Trump’s ‘election fraud’ tweets prompt fresh warnings from Twitter

Donald Trump incurred further warnings from Twitter after a series of angry tweets alleging, without evidence, that the US presidential election was being stolen away from him by opponents.

The social network had already hidden and flagged as “misleading” a tweet by Mr Trump during Tuesday’s too-close-to-call election counting, in which the president had claimed: “We are up BIG, but they are trying to STEAL the Election.”

A screengrab of the warning applied to Mr Trump’s tweet on mail-in ballots (Twitter/PA)

The following morning, as mail-in votes counted in a number of key states appeared to point in opponent Joe Biden’s favour, Mr Trump received the same censure for a post claiming: “Last night I was leading, often solidly, in many key States, in almost all instances Democrat run & controlled.

“Then, one by one, they started to magically disappear as surprise ballot dumps were counted. VERY STRANGE, and the “pollsters” got it completely & historically wrong!”

Shortly after, Twitter again applied a tag to the tweet warning: “Some or all of the content shared in this Tweet is disputed and might be misleading about an election or other civic process.”

The same message was later added to a third tweet by the president questioning why high numbers of the postal ballots were going to Mr Biden.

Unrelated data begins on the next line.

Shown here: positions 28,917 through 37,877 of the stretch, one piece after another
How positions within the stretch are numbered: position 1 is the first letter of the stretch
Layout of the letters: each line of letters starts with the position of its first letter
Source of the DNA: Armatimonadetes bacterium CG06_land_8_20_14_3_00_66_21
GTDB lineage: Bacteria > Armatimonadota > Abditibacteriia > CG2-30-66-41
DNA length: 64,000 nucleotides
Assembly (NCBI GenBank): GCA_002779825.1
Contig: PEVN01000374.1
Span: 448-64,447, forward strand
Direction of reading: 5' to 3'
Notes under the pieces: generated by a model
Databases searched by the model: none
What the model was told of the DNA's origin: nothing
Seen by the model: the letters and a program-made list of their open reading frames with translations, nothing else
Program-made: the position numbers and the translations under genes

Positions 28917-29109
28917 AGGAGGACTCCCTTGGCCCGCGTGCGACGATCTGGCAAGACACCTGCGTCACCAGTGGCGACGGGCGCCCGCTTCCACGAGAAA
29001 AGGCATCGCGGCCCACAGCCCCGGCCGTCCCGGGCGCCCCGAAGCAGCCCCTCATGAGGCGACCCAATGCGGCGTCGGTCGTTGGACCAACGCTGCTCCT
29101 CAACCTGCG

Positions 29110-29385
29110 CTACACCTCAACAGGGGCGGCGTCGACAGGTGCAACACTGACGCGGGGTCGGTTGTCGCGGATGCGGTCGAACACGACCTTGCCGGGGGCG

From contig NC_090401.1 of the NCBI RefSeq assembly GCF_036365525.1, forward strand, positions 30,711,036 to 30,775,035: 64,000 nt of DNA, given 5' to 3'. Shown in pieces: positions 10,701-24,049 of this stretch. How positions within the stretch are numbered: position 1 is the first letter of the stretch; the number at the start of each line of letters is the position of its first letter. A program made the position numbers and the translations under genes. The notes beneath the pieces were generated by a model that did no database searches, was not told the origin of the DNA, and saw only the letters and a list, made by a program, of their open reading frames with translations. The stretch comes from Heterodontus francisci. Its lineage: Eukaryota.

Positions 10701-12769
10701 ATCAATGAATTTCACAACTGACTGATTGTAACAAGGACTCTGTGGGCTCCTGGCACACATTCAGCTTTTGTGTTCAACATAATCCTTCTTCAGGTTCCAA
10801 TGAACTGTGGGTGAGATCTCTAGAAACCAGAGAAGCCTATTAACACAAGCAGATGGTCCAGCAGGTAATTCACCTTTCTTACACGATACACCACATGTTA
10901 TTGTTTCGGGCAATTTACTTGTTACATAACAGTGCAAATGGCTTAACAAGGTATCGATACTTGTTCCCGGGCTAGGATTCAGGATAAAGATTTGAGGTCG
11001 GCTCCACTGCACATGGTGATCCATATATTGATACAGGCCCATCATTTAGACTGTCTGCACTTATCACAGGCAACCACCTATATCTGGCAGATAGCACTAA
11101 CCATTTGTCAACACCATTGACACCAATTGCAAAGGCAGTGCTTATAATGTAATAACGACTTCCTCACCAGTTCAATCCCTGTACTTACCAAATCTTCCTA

Election 2020 Pennsylvania Vote Counting
Municipal workers extract ballots from their envelopes (AP)

Pundits had predicted that Mr Biden would fare better among postal voters, with Democrats historically more likely to vote by mail while Republicans tend to perform better on polling day.

However, in a remarkable White House statement on the night of the vote, the president repeated previous unfounded claims that mail-in ballots should not be relied upon, and alleged a “naked attempt to take away the democratic rights of American citizens”.

Twitter, the president’s favoured platform for sharing his unfiltered views, announced in September that it would begin to label or remove misleading claims that could undermine public confidence in elections.

Facebook announced similar measures to combat misinformation around the poll after receiving heavy criticism for its role in the 2016 election, and also added fact-checking notes to a number of Mr Trump’s posts on Tuesday and Wednesday.

After the president again questioned the mail-in results, the platform added a message reading: “As expected, election results will take longer this year. Millions of people across the US voted by mail, and mail ballots take longer to count.”

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